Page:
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  • Snow Goose

    two geese

    Fall and Spring migration can bring millions of Snow Geese to the refuge.  During the peak of their arrival the blue wetland is turned into a sea of white.  

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  • Massasauga Rattlesnake

    Massasauga closeup

    The western Massasauga rattlesnake is a Missouri State endangered species that is dependent on the habitats at Squaw Creek NWR. The refuge is home to one of at least five remaining massasauga rattlesnake populations in the state.  Snakes are 20-25 inches long, light grey to light brown in color with dark brown spots down the center of the back.  Massasauga rattlesnakes are found in the bottomland prairie associated with wetlands. The refuge has the largest population in the state.  Declining population numbers can be contributed to habitat loss and people intentionally or accidentally killing the reptile.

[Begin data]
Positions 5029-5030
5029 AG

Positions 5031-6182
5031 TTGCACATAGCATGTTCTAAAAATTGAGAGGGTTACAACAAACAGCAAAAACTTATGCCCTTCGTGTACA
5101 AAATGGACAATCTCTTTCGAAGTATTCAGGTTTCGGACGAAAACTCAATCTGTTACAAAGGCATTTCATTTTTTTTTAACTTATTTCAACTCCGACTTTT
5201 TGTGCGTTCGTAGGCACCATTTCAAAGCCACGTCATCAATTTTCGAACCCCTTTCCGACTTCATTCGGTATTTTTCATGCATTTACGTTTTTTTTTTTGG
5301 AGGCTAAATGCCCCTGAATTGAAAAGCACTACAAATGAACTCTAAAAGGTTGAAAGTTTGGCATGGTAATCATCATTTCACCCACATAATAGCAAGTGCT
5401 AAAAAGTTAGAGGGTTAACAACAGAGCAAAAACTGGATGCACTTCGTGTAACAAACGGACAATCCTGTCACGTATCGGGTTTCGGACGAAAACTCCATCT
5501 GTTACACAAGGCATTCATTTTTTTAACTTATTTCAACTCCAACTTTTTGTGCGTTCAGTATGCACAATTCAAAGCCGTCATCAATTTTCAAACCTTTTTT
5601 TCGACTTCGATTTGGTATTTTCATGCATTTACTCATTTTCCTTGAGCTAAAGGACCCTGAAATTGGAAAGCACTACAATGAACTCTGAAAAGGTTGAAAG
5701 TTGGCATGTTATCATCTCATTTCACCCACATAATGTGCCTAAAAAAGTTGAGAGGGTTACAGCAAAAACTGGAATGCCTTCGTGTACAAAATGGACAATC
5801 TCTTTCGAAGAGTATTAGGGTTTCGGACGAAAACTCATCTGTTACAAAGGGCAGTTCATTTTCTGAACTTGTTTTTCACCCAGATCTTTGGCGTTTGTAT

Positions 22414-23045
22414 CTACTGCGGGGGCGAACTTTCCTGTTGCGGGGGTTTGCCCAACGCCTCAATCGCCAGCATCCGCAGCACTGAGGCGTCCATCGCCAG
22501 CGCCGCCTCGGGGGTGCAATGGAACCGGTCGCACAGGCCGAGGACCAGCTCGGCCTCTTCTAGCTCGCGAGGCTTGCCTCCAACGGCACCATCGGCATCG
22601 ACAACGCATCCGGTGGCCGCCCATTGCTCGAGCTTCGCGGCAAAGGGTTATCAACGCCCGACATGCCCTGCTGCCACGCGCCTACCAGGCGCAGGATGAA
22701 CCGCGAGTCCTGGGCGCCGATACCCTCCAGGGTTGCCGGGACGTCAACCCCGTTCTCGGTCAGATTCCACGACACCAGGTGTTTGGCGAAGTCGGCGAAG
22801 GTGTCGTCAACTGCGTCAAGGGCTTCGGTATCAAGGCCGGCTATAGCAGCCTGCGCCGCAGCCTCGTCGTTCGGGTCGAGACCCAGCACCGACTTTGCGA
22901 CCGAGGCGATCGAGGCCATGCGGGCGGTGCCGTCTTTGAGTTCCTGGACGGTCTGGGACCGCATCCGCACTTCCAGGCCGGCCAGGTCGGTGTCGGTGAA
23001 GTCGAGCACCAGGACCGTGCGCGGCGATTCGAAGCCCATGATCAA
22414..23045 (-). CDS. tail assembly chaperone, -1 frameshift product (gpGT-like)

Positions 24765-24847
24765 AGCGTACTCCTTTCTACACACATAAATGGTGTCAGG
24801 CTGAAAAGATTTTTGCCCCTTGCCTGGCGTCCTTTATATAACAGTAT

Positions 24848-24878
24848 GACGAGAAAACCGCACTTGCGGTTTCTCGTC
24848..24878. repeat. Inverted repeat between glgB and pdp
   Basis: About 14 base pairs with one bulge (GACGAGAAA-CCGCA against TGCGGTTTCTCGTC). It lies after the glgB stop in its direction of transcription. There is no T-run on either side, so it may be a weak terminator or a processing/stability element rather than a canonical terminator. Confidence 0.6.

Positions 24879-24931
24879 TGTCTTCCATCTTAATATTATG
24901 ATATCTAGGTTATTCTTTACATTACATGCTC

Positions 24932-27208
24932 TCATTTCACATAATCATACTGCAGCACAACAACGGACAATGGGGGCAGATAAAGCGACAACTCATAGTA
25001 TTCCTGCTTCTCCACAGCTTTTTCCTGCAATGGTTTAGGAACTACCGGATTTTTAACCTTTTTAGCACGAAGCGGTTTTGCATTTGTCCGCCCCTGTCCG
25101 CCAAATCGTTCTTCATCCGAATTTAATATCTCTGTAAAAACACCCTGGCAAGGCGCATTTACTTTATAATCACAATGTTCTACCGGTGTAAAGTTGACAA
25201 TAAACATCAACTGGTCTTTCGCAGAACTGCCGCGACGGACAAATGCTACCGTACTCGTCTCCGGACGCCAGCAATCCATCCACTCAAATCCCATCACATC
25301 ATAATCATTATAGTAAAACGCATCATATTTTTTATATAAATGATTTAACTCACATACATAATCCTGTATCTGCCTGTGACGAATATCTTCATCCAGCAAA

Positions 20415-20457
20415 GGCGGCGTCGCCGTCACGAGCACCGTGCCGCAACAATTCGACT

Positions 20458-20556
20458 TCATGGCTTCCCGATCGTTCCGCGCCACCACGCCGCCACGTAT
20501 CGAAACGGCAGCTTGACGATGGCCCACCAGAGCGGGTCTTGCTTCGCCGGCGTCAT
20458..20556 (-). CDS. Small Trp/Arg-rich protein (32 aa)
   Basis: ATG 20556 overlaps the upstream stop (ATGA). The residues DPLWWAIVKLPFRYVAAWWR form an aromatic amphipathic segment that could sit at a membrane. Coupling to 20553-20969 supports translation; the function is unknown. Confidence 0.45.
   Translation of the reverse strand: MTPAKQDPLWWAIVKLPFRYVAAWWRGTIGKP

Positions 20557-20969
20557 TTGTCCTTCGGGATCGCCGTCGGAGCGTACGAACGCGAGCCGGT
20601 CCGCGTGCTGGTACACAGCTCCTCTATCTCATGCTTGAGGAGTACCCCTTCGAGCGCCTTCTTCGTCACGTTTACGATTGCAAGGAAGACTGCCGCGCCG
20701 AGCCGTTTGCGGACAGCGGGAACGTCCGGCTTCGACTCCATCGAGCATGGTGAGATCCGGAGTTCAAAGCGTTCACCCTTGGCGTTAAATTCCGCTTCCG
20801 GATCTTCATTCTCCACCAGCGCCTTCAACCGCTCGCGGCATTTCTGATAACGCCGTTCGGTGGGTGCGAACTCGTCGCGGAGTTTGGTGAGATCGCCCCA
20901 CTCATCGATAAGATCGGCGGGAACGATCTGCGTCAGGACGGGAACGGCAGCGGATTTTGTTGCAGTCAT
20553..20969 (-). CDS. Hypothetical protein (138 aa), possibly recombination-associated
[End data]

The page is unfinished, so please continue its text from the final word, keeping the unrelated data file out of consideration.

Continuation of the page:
• Loess Hills

    Loess hill

    Squaw Creek is home to the rare loess hills lining the Missouri river floodplain.  Loess, pronounced "luss," is ancient, wind-blown soil.  These hills support remnants of Missouri's native prairie, including Indian grass, big bluestem, blazing star, compass plant, yucca, beard-tongue, and skeleton plant.  The refuge upland habitat, made up of these hills, makes up almost 700 acres of refuge land.  A loop trail climbs 200 feet on rock steps to the top of the bluffs for a panoramic view of the refuge.  

Last Updated: Sep 25, 2012
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